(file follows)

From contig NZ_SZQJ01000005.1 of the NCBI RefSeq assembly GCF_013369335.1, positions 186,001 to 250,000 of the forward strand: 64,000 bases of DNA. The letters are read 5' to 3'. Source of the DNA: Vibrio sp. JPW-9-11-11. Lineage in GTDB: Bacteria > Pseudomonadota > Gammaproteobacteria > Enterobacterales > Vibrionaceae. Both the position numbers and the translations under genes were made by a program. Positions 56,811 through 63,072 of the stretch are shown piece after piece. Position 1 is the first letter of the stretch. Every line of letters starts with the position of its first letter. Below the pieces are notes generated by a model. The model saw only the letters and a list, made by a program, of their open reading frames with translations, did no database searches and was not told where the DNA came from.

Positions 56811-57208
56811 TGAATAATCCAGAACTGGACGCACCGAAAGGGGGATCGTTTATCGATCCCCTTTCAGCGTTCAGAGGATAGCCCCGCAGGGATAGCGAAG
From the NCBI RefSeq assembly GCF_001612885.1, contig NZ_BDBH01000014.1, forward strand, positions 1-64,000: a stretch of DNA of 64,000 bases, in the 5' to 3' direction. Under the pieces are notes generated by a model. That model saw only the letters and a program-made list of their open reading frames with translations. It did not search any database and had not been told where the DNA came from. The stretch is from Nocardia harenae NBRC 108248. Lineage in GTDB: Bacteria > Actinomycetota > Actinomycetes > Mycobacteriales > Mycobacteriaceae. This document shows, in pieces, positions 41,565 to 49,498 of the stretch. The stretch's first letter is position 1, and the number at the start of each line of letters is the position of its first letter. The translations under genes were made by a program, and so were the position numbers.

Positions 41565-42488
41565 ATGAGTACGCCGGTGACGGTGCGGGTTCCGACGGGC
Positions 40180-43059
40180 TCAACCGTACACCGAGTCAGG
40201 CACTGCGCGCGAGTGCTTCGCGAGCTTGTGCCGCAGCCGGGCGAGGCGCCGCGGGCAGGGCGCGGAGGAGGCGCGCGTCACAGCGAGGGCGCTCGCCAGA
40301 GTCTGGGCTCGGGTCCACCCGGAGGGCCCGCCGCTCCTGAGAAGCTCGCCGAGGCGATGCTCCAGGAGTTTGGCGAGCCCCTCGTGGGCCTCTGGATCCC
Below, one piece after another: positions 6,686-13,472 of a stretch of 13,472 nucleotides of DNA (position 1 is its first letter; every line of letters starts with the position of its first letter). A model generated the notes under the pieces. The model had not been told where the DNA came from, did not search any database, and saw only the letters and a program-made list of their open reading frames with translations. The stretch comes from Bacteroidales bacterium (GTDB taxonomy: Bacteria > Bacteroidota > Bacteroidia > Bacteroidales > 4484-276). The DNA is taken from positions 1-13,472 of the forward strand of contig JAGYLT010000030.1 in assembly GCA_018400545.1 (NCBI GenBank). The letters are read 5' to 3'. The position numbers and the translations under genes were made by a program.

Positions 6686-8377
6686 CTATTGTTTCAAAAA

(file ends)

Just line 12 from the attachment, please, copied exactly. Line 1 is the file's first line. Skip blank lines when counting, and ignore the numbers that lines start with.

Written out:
Positions 6686-8377